With a band name like North Mississippi Allstars, it’s obvious these guys have a reverence for their native soil. Maybe that’s why their rendition of Bruce Springsteen’s “My Hometown” sounds so natural. Their heartfelt recording is the closing track on the compilation Dead Man’s Town: A Tribute to Born in the U.S.A., which will be released on Sept. 16.
“We wanted to give ‘My Hometown’ our own local flavor,” says Luther Dickinson, who’s in the band with his brother Cody and bass player Chris Chew. “We recorded at Willie Mitchell’s Royal Studio (using Al Green‘s vocal mic), giving it our best Memphis style with some Mississippi slide guitar.”
Springsteen’s iconic album is marking its 30th anniversary this year, yet most of its characters would easily adjust to the modern era. Who can’t relate to the “Glory Days” classmate who never really grew up? Or the conflicted soul of “Downbound Train”?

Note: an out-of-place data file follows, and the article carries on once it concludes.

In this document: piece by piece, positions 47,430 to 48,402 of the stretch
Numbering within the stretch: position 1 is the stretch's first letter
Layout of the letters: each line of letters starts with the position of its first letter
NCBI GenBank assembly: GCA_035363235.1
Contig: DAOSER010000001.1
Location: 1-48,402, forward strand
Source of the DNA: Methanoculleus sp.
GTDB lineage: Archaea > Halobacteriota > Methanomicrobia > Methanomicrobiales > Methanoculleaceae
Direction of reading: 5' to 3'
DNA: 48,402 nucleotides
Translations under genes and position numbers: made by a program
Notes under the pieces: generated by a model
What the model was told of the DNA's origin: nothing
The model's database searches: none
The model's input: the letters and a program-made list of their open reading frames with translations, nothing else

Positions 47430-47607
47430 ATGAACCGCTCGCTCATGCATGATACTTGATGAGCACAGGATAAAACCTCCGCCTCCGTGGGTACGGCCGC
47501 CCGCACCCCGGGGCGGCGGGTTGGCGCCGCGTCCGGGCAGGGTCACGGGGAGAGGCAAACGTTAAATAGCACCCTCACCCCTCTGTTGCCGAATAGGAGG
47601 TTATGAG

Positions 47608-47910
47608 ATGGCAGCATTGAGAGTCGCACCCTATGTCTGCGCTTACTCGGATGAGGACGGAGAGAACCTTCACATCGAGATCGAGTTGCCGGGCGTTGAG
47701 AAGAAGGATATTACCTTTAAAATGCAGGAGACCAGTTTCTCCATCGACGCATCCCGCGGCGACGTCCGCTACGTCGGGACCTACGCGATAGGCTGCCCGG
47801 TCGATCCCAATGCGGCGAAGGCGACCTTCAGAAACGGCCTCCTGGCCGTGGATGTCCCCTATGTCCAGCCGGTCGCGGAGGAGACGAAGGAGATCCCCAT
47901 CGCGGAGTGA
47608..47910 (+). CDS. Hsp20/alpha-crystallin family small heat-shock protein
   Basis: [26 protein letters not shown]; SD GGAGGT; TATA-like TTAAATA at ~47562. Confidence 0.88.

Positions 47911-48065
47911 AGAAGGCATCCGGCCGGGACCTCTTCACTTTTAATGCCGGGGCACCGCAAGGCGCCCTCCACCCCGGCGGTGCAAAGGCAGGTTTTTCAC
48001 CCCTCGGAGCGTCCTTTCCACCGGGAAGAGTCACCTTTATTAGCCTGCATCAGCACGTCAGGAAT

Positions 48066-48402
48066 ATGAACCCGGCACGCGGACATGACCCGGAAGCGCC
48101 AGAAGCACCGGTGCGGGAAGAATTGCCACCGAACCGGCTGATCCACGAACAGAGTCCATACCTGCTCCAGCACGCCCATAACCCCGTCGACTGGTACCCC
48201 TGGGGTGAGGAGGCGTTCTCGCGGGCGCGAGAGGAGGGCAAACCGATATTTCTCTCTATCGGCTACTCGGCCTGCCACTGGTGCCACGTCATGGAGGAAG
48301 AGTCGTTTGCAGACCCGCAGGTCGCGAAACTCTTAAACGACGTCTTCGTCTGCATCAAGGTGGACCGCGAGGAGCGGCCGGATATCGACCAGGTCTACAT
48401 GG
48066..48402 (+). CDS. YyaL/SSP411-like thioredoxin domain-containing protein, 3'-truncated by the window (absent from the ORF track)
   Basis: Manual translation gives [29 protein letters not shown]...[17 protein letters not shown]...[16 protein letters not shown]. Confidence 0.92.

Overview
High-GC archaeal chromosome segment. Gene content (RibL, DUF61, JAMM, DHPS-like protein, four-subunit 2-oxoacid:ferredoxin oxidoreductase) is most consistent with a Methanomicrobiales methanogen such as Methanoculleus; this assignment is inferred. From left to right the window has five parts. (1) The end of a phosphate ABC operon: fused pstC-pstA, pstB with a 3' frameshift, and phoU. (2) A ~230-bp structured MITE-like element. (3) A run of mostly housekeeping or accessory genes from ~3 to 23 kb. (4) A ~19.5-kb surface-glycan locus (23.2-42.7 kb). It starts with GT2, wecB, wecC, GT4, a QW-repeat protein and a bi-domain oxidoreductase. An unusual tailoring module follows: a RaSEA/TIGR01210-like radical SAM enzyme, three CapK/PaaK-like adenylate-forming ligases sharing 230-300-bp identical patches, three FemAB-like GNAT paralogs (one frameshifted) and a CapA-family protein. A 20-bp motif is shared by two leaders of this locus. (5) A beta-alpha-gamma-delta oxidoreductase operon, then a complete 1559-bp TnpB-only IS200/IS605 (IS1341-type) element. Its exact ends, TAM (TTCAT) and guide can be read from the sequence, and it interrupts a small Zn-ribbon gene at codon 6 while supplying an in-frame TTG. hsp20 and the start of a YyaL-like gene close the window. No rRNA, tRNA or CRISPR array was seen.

Springsteen’s “My Hometown” opens with a father-son talk about family roots, a theme that fits the Allstars well — Luther and Cody Dickinson’s father is the late music producer Jim Dickinson. However, about a minute into the song, the narrative broadens its scope to the social issues of the 1960s. That’s where the Allstars put the autobiographical element on hold.
“We struggled with the verse about racial conflict,” Luther Dickinson says. “We grew up in Mississippi public schools, playing in integrated bands and luckily never witnessed such behavior firsthand. We fortunately live in an enlightened time which benefits from the progress, the revolution and evolution, of our parents’ generation. As our father Jim Dickinson said, ‘rock ‘n’ roll helped change the world!’”
The upcoming tribute also features new recordings by Justin Townes Earle, Jason Isbell and Amanda Shires, Trampled by Turtles and Holly Williams, among many others. Enjoy the CMT Edge exclusive premiere of North Mississippi Allstars’ version of Bruce Springsteen’s “My Hometown.”